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LODI — Ben Leistico was nervous and excited Friday night.

He was about to serve as a head varsity coach for the first time in any sport because Lodi boys basketball coach Mitch Hauser, after being given intravenous fluids at the hospital, was home with a severe case of the flu.

“I didn’t want Mitch to not have another game with these seniors,” Leistico said. “We’ve been together for a while. I wanted it more for Mitch and to give Mitch a chance to, hopefully, come back (Saturday). That was our chant before the game, ‘We were playing this one for Hauser.’ Hopefully, he gets better.”

Senior forward Jackson Kolinski scored 21 points, including 15 in the first half, and host Lodi pulled together for a 66-59 win over Madison Edgewood in a WIAA Division 3 regional semifinal.

“We had really good high-low action going on and we really shared the ball well,” said the 6-foot-5 Kolinski, a Loras College commit. “We just had to step up as a whole. Without coach (Hauser) there, we had to step up, share the ball and get everyone involved.”

Third-seeded Lodi (14-9) got everyone involved on offense, warded off Edgewood’s second-half charge and advanced to a regional final today at second-seeded Edgerton.

Senior guard Canyon Bacon and sophomore Jack Persike, who made 10 free throws in the second half, each had 15 points and senior guard Casey Breunig added 13 points for the Capitol North Conference champion Blue Devils.

Senior forward Mandela Deang scored a game-high 26 points and junior forward Michael Meriggioli had 15 points off the bench for the sixth-seeded Crusaders (9-15), whose coach, Chris Zwettler, has been battling pneumonia.

“For some reason, we just were a little tentative in the first half,” Zwettler said. “That’s why we decided to put on the press in the second half to get some energy going. It seemed to work for a while. They are a good team. … They played solid all night considering they were missing their coach. They had some pretty good adversity there.”

After a 9-2 run by the Crusaders, the Blue Devils scored 11 unanswered points and grabbed a 30-25 first-half lead. That flurry was part of a 16-2 run, which put Lodi ahead 35-27 with 2 minutes, 32 seconds left in the first half.

The Blue Devils boosted their lead to 42-31 early in the second half before the Crusaders closed within 43-41 on a Meriggioli jumper with 10:09 to go. But Bacon scored on a drive, Kolinski converted a tip-in and Persike sank two free throws giving Lodi a 49-41 lead with 7:33 left.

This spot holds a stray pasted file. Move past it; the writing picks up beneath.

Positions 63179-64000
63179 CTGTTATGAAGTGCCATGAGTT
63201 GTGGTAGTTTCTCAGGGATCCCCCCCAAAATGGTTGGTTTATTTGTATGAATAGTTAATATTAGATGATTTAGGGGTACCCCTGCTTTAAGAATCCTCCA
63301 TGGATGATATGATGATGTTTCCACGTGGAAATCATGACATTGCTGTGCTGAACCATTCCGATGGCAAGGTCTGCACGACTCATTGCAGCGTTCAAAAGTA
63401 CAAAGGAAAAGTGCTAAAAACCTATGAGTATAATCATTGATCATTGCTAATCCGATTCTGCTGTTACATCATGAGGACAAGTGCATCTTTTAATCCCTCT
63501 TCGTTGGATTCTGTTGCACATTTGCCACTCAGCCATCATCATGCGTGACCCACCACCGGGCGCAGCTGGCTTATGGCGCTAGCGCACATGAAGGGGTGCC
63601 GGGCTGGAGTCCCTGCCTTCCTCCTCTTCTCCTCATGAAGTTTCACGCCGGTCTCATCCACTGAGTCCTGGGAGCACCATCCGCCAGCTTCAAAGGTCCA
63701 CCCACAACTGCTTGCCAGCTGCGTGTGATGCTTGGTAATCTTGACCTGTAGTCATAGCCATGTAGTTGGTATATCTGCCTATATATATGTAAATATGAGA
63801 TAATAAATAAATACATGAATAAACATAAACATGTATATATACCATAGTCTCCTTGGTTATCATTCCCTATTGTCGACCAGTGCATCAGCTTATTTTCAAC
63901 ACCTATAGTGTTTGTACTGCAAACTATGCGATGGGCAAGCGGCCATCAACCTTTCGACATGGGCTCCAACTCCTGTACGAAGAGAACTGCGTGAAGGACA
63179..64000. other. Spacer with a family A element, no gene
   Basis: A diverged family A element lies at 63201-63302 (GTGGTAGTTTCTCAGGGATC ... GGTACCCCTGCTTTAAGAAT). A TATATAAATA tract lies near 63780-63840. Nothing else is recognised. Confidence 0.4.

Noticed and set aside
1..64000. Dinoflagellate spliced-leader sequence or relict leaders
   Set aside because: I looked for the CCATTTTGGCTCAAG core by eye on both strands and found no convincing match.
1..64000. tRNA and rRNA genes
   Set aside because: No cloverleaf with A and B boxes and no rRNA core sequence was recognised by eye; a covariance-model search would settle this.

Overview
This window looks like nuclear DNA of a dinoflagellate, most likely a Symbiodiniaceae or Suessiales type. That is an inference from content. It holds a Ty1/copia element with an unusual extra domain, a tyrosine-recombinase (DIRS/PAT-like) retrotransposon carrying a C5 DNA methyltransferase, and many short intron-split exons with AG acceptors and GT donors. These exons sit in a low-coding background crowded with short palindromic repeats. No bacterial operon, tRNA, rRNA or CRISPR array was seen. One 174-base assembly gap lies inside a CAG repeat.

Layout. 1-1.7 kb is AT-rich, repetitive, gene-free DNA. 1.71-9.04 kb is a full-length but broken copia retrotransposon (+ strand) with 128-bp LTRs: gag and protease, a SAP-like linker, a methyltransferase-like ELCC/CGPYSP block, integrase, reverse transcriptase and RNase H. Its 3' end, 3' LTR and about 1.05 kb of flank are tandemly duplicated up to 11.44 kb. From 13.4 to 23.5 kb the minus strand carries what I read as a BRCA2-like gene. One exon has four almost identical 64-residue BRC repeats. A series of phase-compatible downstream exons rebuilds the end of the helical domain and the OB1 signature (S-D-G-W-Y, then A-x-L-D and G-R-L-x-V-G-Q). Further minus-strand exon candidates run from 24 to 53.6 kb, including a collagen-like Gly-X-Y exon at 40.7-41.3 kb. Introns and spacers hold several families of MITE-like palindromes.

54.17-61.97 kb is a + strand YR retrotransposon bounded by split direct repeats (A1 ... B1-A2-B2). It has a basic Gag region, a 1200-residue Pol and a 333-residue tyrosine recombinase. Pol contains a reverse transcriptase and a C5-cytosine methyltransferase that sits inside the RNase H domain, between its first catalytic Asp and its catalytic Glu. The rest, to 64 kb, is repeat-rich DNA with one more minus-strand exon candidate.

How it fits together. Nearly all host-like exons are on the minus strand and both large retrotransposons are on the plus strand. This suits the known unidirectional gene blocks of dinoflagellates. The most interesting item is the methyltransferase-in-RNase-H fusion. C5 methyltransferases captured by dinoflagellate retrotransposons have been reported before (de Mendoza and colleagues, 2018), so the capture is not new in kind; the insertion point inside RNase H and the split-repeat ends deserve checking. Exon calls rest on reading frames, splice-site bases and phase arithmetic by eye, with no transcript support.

“Basketball is a game of runs,” said Kolinski, who injured his left ankle on the tip-in but later returned. “We knew, ‘Don’t flinch, keep going playing our game and stay together.’ ”

The 6-5 Deang sank a 3-pointer, rallying the Crusaders within 63-59 with 34.1 seconds left. But Breunig converted the second of two free throws with 26.4 seconds left and Persike sank two free throws with 11 seconds to go.

Leistico — a 1998 Waterloo graduate who played baseball and basketball for his father, Steve, at Waterloo and has been coaching since his college days at UW-Platteville — said Hauser has been a great mentor.

“Our preparation this year made it easy (Friday night),” Ben Leistico said. “Our guys knew what needed to be done. So, we were ready. I had butterflies in the old stomach, but that’s good. I talked to the guys about adversity and handling adversity — helping out and stepping up.”

Madison Edgewood 29 30 — 59

Lodi 37 29 — 66

MADISON EDGEWOOD — Deang 8 6-7 26, Meriggioli 7 0-0 15, Cruz 1 0-0 3, Duffek 2 0-0 6, Thelen 1 0-0 2, Browne 2 2-4 7. Totals 21 8-11 59.

LODI — Bacon 6 3-5 15, Breunig 4 2-6 13, Kolinski 8 2-2 21, Persike 2 10-12 15, Steinhoff 1 0-0 2. Totals 21 17-25 66.

3-point goals — ME 9 (Deang 4, Meriggioli 1, Cruz 1, Duffek 2, Browne 1), L 7 (Breunig 3, Kolinski 3, Persike 1). Total fouls — L 10, ME 15. Fouled out — Browne.


Jon Masson covers high school sports for the Wisconsin State Journal. He has covered a variety of sports — including the Green Bay Packers and Wisconsin men's and women's basketball and volleyball — since he first came to the State Journal in 1999.